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Subst Use Misuse. 2018 Jul 29;53(9):1558-1570. doi: 10.1080/10826084.2017.1416404. Epub 2018 Jan 24.

Injection Drug Use Trajectories among Migrant Populations: A Narrative Review.

Author information

1
a Division of Global Public Health, Department of Medicine , University of California San Diego , La Jolla , California , USA.
2
b School of Medicine, Universidad Xochicalco , Tijuana , Baja California , Mexico.
3
c Centre for Population Health, Burnet Institute , Melbourne , Victoria , Australia.
4
d School of Public Health and Preventive Medicine, Monash University , Melbourne , Victoria , Australia.
5
e Centre for Urban Health Solutions, St. Michael's Hospital , Toronto , Ontario , Canada.

Abstract

BACKGROUND:

Dual epidemics of injection drug use and blood-borne disease, characterized as "syndemics," are present in a range of settings. Behaviors that drive such syndemics are particularly prevalent among mobile drug-using populations, for whom cross-border migration may pose additional risks.

OBJECTIVES:

This narrative review aims to characterize the risk factors for injection drug use initiation associated with migration, employing a risk environment framework and focusing on the San Diego-Tijuana border region as the most dynamic example of these phenomena.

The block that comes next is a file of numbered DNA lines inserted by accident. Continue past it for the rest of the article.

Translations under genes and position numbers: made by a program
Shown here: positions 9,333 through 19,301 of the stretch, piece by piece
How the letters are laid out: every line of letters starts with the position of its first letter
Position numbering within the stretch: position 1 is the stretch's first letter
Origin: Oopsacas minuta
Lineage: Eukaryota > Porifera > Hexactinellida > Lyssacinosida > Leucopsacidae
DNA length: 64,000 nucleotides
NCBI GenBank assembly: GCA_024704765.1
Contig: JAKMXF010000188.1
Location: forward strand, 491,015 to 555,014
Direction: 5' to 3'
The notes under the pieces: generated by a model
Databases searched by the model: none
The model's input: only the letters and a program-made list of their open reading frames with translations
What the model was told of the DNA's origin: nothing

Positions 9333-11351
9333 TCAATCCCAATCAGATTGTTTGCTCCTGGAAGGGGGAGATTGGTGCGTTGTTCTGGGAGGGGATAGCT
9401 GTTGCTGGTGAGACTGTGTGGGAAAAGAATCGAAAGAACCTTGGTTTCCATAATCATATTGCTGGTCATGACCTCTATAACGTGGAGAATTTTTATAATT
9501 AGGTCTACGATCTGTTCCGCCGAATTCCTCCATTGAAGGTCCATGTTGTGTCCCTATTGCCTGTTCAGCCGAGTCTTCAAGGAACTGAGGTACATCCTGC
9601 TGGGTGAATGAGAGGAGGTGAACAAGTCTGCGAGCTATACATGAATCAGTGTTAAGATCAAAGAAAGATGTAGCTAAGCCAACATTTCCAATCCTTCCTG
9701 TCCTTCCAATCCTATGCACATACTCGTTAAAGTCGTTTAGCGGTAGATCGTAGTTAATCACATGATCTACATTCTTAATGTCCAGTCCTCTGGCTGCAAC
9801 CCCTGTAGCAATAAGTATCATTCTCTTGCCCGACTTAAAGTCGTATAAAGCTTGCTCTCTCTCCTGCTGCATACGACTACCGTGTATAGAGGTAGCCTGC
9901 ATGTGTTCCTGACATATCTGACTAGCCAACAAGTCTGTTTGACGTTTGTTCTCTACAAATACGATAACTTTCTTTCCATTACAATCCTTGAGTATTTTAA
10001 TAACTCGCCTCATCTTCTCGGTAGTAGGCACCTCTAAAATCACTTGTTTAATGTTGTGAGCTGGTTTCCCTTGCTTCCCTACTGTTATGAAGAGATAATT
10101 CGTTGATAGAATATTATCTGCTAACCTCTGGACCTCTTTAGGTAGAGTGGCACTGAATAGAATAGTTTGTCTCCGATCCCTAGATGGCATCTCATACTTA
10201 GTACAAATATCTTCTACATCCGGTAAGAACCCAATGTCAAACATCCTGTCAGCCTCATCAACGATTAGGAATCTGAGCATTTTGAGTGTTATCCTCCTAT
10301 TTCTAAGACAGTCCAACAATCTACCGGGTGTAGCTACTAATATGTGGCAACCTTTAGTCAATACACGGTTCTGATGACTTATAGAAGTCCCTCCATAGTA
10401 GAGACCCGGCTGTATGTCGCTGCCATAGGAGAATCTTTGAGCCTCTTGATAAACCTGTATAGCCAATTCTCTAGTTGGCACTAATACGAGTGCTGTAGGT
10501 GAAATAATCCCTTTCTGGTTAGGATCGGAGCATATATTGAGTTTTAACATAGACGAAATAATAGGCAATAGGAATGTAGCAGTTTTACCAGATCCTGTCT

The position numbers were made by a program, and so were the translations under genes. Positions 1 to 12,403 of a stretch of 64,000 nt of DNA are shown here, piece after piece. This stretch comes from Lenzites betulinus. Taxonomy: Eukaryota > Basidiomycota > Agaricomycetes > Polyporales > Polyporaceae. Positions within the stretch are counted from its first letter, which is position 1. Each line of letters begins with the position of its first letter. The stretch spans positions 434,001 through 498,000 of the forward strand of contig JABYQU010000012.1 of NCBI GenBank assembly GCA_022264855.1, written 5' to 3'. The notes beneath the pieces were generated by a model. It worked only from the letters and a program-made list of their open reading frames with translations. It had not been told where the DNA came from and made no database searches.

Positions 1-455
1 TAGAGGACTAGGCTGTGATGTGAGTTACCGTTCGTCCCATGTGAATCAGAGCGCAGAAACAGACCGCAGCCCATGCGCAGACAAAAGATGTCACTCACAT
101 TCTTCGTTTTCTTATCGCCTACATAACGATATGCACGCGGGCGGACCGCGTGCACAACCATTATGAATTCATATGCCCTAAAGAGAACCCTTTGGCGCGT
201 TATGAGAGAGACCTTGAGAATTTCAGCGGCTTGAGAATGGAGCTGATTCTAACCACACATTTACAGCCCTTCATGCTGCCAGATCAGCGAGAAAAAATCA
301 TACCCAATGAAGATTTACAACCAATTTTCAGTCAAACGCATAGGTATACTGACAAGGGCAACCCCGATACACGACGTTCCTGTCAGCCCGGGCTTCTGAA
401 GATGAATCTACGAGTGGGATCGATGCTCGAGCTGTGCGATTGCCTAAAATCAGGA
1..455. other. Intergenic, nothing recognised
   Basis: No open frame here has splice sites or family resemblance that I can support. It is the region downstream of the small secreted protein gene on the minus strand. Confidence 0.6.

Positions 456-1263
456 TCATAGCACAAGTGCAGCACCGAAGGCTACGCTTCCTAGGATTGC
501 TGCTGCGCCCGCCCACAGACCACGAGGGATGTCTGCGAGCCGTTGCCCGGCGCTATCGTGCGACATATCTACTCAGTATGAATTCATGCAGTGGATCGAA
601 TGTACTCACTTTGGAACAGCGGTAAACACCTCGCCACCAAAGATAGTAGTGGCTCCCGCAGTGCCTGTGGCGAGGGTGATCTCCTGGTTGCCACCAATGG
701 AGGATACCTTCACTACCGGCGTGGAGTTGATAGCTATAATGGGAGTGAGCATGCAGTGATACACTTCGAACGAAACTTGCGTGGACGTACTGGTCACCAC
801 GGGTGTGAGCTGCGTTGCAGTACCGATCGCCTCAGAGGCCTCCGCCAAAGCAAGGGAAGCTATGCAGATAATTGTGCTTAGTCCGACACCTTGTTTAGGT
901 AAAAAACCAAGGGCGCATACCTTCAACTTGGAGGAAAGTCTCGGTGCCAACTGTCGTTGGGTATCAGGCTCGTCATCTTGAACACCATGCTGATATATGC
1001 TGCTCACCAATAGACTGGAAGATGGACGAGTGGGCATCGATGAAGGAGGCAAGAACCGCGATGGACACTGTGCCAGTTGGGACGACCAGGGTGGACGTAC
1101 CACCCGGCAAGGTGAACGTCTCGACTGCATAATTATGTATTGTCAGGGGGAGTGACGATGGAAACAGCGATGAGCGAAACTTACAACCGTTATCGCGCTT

METHODS:

Based on previous literature, we divide migration streams into three classes: intra-urban, internal, and international. We synthesized existing literature on migration and drug use to characterize how mobility and migration drive the initiation of injection drug use, as well as the transmission of hepatitis and HIV, and to delineate how these might be addressed through public health intervention.

RESULTS:

Population mixing between migrants and receiving communities and the consequent transmission of social norms about injection drug use create risk environments for injection drug use initiation. These risk environments have been characterized as a result of local policy environments, injection drug use norms in receiving communities, migration-related stressors, social dislocation, and infringement on the rights of undocumented migrants.

CONCLUSION:

Policies that exacerbate risk environments for migrants may inadvertently contribute to the expansion of epidemics of injection-driven blood-borne disease. Successful interventions that address emerging syndemics in border regions may therefore need to be tailored to migrant populations and distinguish between the vulnerabilities experienced by different migration classes and border settings.

KEYWORDS:

HIV prevention; injection initiation; migration; people who inject drugs; review; syndemic

PMID:
29364762
PMCID:
PMC6033671
DOI:
10.1080/10826084.2017.1416404
[Indexed for MEDLINE]
Free PMC Article

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